My take on the Zillow Offers shutdown

Most people know Zillow as that app they use to window-shop for homes. The company has developed an interesting dataset over the years – past sale prices, square footage, number of bedrooms, and so on – and built some proprietary data products (such as its “Zestimate” home price estimates) on top of that.

It wasn’t much of a surprise, then, when Zillow decided to expand its territory into home buying back in 2018. With the Zillow Offers program, the company would purchase homes with the intent to quickly sell (“flip”) them to another buyer.

You can imagine that the company used ML/AI to develop pricing models. You can further imagine that this kind of business model required reasonably accurate price predictions such that Zillow could make a profit on the flips.

How did that turn out? Well, Zillow recently announced that it had overpaid on too many homes and was shutting down Zillow Offers.

Since I talk a lot about practical, business-focused ML/AI, a number of people have asked for my take on what happened with Zillow Offers. So I’ll share a short version here.

(Please note that I have no insider knowledge of what happened at Zillow. Everything I say here is based on my (possibly hazy) recollection of what I’ve seen in public news reports.)

Do I think that this marks the end of the road for ML/AI?

Not at all.

This is neither the first nor the last time a company has encountered difficulty applying ML/AI to a problem. This story only made it to the news because Zillow is a big name.

There are other players in this space – known as the “i-buying” field – and it’s entirely possible that someone will get it to work.

Who knows? Perhaps Zillow will have another run at it. Time will tell.

Why didn’t this pan out for Zillow?

As I have zero inside knowledge of Zillow’s operations, I can’t say for sure.

From the outside, though, we can all see that Zillow is a large, well-established player in the home-data market. I think it’s also reaosnable for us to assume that Zillow built solid ML/AI teams of experienced, talented people.

All of this gave Zillow Offers a very good chance at winning this game. But that’s just a chance, not a guarantee. Not every business model built on predicting prices wins out. That’s just a fact of ML/AI.

So was this a failure of ML/AI?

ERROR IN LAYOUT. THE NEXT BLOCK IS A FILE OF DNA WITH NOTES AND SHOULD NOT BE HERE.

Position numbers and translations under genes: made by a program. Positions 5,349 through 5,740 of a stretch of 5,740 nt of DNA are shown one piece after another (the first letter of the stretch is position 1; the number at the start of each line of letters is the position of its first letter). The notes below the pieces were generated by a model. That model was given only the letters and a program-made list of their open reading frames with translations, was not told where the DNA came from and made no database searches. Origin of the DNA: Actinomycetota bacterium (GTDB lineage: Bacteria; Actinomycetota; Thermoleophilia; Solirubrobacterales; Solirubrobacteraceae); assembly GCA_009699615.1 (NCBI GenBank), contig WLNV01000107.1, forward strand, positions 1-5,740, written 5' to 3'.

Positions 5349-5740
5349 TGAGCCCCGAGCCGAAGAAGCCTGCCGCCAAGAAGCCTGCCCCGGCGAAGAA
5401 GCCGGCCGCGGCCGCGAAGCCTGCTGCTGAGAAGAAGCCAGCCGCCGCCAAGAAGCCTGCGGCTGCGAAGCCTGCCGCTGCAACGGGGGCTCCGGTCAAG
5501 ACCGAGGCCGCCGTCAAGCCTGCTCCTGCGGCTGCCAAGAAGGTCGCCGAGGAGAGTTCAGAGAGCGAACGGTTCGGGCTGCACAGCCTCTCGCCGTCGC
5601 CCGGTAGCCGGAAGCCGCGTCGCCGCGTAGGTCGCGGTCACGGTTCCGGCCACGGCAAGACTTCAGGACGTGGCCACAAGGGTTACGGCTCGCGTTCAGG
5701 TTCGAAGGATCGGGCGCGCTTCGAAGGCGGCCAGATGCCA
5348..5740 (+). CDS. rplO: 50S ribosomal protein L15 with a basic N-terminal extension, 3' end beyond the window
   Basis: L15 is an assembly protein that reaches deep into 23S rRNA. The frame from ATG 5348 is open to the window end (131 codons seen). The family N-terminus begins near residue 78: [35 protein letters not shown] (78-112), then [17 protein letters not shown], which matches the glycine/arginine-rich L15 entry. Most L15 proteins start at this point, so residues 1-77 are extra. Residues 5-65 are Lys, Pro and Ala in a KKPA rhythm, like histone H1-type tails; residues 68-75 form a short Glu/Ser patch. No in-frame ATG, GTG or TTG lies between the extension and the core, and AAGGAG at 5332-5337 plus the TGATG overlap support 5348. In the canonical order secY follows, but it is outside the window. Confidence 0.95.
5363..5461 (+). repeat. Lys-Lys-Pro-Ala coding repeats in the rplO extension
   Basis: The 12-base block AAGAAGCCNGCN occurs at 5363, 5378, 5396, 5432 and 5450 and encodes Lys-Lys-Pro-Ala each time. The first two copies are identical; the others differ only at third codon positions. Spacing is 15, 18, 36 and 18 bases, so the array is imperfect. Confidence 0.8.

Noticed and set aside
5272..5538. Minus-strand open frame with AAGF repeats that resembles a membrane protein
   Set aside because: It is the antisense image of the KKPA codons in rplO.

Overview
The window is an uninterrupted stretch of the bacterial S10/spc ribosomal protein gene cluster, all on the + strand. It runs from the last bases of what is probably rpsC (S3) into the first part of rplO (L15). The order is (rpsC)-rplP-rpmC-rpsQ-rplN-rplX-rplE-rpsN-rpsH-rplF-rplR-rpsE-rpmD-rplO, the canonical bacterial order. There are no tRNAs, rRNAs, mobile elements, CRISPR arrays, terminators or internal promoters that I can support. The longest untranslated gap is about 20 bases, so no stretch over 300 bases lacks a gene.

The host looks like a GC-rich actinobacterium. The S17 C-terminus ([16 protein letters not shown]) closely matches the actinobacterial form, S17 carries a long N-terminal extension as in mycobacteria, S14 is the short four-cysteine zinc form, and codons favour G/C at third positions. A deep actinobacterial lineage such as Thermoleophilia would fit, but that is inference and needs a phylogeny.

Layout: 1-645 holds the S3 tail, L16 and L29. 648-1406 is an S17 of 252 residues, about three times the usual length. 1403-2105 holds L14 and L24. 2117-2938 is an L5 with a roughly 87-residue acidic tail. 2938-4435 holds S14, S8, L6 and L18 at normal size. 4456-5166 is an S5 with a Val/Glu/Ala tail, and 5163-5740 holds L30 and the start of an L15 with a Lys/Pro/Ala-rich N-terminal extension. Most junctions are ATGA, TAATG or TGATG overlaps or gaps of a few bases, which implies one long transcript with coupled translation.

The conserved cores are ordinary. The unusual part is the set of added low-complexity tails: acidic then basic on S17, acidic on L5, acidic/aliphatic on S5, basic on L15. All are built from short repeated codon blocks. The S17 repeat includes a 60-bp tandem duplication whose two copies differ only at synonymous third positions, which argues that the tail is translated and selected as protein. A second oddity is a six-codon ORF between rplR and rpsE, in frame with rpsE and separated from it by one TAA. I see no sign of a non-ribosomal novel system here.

It’s important to point out that “a failure for ML/AI to predict something” simply means that a project didn’t pan out. It is not the same as a failure of the technology behind ML/AI. Nor is it a failure of the team(s) that worked on the project.

To put this all in perspective: predictions, in general, can be tricky.

Zillow Offers, in particular, was trying to predict prices on non-fungible assets (homes), which have fluctuating (usually: low) liquidity, in a market that has been thrown by a global pandemic (which saw shortages in both labor and materials). They definitely had some hurdles to clear.

(As a side note: I would maybe say that most homes are semi-fungible, in that a potential buyer might not see a meaningful difference between two similar homes in the same area. Maybe. But even semi-fungible is not entirely fungible.)

Does this mean that predicting home prices is a bad idea?

I think it means that Zillow didn’t have the data to make the predictions to the level of accuracy it needed to make a profit.

From what I recall, Zillow Offers ramped up their buying when other i-buyers were ramping down on theirs. So it sounds like they were fairly ambitious, which may have led to some overly-optimistic risk management practices.

I expect that some companies will eventually figure out the right mix of features, with the right training data, to make this work.

I further expect that sorting out the price-prediction piece for the i-buyer companies will improve the liquidity of the wider housing market by reducing friction in the buying and selling process. (If people find it easier to conduct a real estate transaction, they’ll likely move more often. That will lead to next-order effects such as improvements in moving companies and furniture buying.)

In the meantime, let’s give Zillow some credit: they had a plan to make it easier to buy and sell homes. If you’ve ever sold a home, you know how much of a pain that can be: staging the property, scheduling showings, all while you still live there … This goes double when people are spending more time at home due to the global pandemic. From what I understand, Zillow Offers made it possible to sell your property without any of that hassle.

So what’s the wider lesson here?

As far as I’m concerned, the story of Zillow Offers is a cautionary tale of using ML/AI.

This was a real-world reminder that there are no guarantees of success in predicting the future. Doubly so when there are so many micro- and macro-level issues outside of your control.

When you employ ML/AI systems that make decisions, or that help humans make decisions, you need strong, realistic risk management practices (that apply to both human and machine) to stay out of trouble.